Meanwhile, Moriarty also gained a reputation as a solid longboard competitor despite ridicule from the local shortboard contingent. Inspired by traditionalists Robert "Wingnut" Weaver and Kevin Miske, he became not so much of a full-time longboarder, but an amazingly adaptable surfer, able to switch seamlessly between all manner of waveriding equipment. Nurtured in the surf clubs around Santa Cruz, he developed an appreciation for all forms of surfing, but mostly for the ocean itself. He became an accomplished swimmer, diver, paddler and fisherman. Eventually, his easygoing nature disarmed even the harshest of critics.

As winter approached each year his attention turned north to Maverick's. Still unknown outside of Santa Cruz as of December 19, 1994, the 16-year-old pizza parlor employee made his way to the burgeoning spot during the most consistent week in its history. Barely into the takeoff zone, he swung around and launched himself into what would be called the most spectacular wipeout ever caught on film, landing straight on the cover of Surfer magazine. Fortunately, his diligent training saw him through unscathed, and he continued on course as the most promising big-wave teen on earth.

The instant fame did nothing to derail the happy-go-lucky kid, instead providing opportunity for him to spread his good will to a wider audience. Suddenly, all the world knew about the humble young waterman. At the request of Moriarty's primary sponsor, O'Neill, he joined Wingnut and fellow big-wave maestro Richard Schmidt as instructors for the O'Neill Surf Academy, visiting eight European countries each summer and instructing some 50 surfers each week. He spent his down time riding motocross and jumping from airplanes, having successfully completed over 100 skydives. At Maverick's he continued to fall from the sky on a regular basis, demonstrating uncanny wave knowledge and control of the situation. Still in his early 20's, he had secured a prime spot in the heavy lineup, impressing local pioneer Jeff Clark enough to be chosen as his tow partner.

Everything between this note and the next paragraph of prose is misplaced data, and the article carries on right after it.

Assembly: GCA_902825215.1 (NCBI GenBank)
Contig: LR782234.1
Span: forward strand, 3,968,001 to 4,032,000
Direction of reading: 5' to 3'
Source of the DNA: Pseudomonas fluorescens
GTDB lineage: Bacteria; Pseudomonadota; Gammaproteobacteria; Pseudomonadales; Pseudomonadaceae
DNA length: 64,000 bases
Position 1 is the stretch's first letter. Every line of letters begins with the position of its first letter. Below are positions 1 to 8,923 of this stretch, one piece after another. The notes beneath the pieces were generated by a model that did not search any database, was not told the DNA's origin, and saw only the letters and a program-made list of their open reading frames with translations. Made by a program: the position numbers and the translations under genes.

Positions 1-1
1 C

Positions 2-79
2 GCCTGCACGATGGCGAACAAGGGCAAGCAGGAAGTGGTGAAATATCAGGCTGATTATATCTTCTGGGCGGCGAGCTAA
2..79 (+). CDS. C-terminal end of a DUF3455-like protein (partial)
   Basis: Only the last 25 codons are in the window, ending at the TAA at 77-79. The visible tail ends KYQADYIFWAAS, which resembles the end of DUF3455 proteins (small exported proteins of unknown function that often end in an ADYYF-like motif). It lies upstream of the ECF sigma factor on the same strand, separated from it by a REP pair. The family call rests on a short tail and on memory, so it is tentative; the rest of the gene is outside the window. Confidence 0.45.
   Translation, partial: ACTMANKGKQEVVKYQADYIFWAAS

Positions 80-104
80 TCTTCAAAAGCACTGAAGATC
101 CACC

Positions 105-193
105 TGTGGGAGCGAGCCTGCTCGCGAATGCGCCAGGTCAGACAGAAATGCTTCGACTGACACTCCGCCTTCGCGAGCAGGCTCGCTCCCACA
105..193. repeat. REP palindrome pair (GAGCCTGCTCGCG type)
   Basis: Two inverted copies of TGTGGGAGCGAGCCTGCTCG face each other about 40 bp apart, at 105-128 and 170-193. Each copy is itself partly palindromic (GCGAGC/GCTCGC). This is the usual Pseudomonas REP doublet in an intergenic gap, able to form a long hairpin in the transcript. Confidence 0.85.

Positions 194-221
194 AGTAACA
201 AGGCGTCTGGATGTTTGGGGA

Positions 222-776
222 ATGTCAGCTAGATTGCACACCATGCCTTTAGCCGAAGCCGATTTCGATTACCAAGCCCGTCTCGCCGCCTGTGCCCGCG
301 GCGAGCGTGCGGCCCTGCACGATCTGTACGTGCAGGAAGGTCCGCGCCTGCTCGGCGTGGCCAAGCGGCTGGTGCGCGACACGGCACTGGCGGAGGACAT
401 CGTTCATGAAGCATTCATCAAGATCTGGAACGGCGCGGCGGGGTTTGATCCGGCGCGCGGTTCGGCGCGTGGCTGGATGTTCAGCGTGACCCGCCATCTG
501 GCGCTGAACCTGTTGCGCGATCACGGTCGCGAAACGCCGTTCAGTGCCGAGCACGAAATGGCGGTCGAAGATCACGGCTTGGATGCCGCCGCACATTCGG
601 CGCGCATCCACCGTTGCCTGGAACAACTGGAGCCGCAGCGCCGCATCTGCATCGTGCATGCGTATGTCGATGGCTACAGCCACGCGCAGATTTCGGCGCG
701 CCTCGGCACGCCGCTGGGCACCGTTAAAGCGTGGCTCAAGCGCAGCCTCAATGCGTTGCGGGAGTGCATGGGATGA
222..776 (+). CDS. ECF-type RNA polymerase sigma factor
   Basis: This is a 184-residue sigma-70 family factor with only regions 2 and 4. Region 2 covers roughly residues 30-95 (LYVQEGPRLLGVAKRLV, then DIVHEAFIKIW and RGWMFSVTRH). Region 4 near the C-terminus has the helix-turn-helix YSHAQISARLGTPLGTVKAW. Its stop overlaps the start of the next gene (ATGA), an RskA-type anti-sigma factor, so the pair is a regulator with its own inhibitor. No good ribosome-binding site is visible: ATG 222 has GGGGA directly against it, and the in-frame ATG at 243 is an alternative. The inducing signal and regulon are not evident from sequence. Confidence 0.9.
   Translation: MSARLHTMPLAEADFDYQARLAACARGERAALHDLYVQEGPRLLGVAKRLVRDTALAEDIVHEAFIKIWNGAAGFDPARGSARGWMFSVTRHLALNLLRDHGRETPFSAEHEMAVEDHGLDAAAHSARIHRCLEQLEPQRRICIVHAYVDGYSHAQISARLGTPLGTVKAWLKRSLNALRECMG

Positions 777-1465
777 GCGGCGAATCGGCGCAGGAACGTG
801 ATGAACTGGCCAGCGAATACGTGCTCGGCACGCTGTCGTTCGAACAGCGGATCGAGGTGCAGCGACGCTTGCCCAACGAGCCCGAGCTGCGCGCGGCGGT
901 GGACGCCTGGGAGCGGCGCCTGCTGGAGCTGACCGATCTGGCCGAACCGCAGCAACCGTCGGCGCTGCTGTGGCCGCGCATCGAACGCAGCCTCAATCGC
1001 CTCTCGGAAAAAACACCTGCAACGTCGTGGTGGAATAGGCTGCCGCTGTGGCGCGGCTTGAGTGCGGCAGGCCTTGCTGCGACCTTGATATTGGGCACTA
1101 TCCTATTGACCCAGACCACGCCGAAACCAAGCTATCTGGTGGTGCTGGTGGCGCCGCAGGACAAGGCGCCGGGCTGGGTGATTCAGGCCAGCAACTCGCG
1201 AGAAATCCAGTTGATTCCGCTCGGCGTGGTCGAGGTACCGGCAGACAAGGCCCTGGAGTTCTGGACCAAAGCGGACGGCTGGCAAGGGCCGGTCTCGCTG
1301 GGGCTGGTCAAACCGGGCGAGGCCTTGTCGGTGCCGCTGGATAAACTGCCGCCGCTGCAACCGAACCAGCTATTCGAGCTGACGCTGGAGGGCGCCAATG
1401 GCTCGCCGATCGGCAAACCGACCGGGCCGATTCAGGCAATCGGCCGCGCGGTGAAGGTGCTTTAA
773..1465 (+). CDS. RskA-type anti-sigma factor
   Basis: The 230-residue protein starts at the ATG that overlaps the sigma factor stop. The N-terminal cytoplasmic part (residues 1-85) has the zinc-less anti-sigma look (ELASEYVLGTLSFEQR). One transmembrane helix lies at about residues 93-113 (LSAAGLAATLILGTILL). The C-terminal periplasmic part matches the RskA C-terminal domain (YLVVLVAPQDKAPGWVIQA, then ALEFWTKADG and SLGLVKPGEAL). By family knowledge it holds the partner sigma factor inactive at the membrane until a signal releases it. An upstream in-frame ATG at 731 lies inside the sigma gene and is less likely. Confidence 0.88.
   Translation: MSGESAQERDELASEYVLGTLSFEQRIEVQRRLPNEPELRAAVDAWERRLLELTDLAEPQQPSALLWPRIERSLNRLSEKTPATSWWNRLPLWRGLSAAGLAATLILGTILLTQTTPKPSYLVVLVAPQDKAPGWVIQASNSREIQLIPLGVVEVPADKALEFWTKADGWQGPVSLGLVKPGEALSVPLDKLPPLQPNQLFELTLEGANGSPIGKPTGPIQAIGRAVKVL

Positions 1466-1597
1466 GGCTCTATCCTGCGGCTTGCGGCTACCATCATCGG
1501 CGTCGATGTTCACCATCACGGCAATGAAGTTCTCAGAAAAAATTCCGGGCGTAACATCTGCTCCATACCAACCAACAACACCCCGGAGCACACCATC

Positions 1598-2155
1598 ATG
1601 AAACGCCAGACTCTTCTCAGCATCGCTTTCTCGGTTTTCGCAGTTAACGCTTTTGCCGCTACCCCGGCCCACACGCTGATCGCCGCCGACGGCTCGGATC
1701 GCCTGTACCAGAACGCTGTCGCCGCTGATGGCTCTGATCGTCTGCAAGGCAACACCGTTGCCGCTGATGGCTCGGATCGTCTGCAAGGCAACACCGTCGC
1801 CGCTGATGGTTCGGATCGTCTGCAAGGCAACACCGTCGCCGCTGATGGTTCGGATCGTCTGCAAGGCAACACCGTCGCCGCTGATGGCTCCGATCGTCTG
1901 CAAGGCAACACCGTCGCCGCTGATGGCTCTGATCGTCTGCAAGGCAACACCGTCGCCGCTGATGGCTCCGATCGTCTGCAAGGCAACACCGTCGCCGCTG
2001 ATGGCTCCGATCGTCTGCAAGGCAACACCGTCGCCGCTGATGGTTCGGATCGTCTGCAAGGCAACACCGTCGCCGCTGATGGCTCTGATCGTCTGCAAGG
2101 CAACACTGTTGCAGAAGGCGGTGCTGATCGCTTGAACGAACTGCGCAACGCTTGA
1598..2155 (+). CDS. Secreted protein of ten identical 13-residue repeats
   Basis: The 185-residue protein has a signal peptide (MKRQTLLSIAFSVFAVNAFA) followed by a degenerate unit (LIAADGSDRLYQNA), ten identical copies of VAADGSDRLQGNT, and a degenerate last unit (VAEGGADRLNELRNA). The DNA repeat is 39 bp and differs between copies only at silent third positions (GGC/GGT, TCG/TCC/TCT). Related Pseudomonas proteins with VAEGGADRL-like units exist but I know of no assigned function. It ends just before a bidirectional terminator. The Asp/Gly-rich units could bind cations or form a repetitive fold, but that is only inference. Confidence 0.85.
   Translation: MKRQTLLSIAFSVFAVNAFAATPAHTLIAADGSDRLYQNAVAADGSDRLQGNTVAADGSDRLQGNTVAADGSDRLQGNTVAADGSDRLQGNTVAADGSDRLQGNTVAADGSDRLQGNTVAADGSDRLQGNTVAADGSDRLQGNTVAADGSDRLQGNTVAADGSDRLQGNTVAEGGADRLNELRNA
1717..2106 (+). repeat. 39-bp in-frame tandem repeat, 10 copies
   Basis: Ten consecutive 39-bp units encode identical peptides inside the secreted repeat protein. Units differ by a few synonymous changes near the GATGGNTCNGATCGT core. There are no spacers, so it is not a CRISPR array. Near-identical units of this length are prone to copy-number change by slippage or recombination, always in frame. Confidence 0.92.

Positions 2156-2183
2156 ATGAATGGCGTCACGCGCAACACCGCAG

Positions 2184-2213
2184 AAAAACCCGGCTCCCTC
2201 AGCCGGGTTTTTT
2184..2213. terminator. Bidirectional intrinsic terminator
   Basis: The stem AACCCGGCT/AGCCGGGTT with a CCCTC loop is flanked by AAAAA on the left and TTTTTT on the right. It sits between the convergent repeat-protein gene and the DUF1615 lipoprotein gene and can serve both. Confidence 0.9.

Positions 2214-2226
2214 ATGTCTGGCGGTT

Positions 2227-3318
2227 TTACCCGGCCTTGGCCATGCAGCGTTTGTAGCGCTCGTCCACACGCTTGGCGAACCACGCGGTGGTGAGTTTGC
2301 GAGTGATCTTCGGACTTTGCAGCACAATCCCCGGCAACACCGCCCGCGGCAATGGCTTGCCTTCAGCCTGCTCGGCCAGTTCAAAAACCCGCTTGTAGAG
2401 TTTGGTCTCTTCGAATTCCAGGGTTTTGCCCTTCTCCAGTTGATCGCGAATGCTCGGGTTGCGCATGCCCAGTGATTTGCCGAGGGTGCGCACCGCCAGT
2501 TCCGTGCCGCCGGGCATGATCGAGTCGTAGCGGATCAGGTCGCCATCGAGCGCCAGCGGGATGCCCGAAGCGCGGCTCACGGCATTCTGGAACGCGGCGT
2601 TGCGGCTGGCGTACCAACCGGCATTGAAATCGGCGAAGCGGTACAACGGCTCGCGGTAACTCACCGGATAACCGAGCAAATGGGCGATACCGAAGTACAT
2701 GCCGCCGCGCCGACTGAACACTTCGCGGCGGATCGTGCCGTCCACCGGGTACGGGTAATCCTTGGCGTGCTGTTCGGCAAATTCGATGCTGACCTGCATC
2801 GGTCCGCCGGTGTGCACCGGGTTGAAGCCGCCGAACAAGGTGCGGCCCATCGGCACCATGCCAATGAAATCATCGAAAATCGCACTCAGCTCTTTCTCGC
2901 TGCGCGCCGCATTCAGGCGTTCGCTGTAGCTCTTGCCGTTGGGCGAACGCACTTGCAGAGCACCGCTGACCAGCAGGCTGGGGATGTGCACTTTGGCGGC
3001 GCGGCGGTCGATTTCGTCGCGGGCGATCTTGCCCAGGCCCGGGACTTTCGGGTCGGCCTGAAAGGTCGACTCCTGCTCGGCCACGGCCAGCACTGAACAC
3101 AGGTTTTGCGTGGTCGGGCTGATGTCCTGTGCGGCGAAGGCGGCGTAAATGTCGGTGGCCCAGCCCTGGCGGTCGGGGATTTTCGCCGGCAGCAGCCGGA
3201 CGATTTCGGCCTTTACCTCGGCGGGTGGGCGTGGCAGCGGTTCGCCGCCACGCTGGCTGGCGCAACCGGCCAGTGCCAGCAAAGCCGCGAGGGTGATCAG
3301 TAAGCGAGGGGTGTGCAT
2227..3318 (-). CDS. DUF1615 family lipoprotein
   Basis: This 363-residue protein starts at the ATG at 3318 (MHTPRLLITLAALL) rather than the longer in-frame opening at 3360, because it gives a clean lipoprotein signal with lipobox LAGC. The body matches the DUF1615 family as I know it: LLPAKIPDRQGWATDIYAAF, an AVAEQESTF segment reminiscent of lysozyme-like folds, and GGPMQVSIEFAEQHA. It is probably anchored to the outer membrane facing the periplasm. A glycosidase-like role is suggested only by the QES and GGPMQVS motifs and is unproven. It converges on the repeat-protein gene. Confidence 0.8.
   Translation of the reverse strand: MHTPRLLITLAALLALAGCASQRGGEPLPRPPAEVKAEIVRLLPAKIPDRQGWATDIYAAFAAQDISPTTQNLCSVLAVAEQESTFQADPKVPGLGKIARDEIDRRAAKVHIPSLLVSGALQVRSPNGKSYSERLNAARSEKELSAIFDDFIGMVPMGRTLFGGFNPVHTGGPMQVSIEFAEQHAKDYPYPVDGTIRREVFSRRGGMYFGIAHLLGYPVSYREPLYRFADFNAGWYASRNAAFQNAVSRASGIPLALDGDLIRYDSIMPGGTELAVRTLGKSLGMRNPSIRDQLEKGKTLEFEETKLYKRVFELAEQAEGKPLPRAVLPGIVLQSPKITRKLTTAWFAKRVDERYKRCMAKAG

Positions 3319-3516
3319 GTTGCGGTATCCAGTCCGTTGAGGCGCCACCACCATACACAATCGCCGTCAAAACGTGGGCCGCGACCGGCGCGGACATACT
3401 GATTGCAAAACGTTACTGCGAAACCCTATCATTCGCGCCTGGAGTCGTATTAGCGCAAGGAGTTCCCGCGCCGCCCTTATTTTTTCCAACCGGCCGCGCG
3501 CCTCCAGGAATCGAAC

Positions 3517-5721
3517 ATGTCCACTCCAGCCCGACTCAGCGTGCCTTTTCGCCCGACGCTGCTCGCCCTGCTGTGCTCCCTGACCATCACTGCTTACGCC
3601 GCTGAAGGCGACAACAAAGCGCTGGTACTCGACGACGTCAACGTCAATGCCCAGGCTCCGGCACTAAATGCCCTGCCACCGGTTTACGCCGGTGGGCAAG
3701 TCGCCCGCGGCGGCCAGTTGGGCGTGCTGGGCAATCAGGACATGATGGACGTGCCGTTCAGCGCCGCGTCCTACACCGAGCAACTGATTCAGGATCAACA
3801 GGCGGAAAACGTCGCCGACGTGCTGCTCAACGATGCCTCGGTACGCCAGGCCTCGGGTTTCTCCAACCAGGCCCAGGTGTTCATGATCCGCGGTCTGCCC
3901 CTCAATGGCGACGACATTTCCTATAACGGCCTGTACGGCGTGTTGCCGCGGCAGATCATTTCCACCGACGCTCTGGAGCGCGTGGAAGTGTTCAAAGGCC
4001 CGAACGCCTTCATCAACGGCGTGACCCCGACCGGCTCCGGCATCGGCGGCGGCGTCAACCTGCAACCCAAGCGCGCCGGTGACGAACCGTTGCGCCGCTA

Moriarty planned on a future as a firefighter, having completed his EMT training at Cabrillo College, but he would get no closer toward his goal. The day before his 23rd birthday, Jay drowned while free-diving alone off the Lohifushi Island resort in the Maldives, where he was visiting for a photo shoot. He had planned to meet his wife of less than one year, Kim, and begin his fourth season, this time as head instructor, for the O'Neill Academy through Europe. On June 26, a memorial service drew at Pleasure Point drew hundreds of well-wishers as Kim spread his ashes back into the ocean. Those in attendance contend that despite the tragic loss, it was not so much of a mourning as a celebration of his incomparable positive attitude towards life.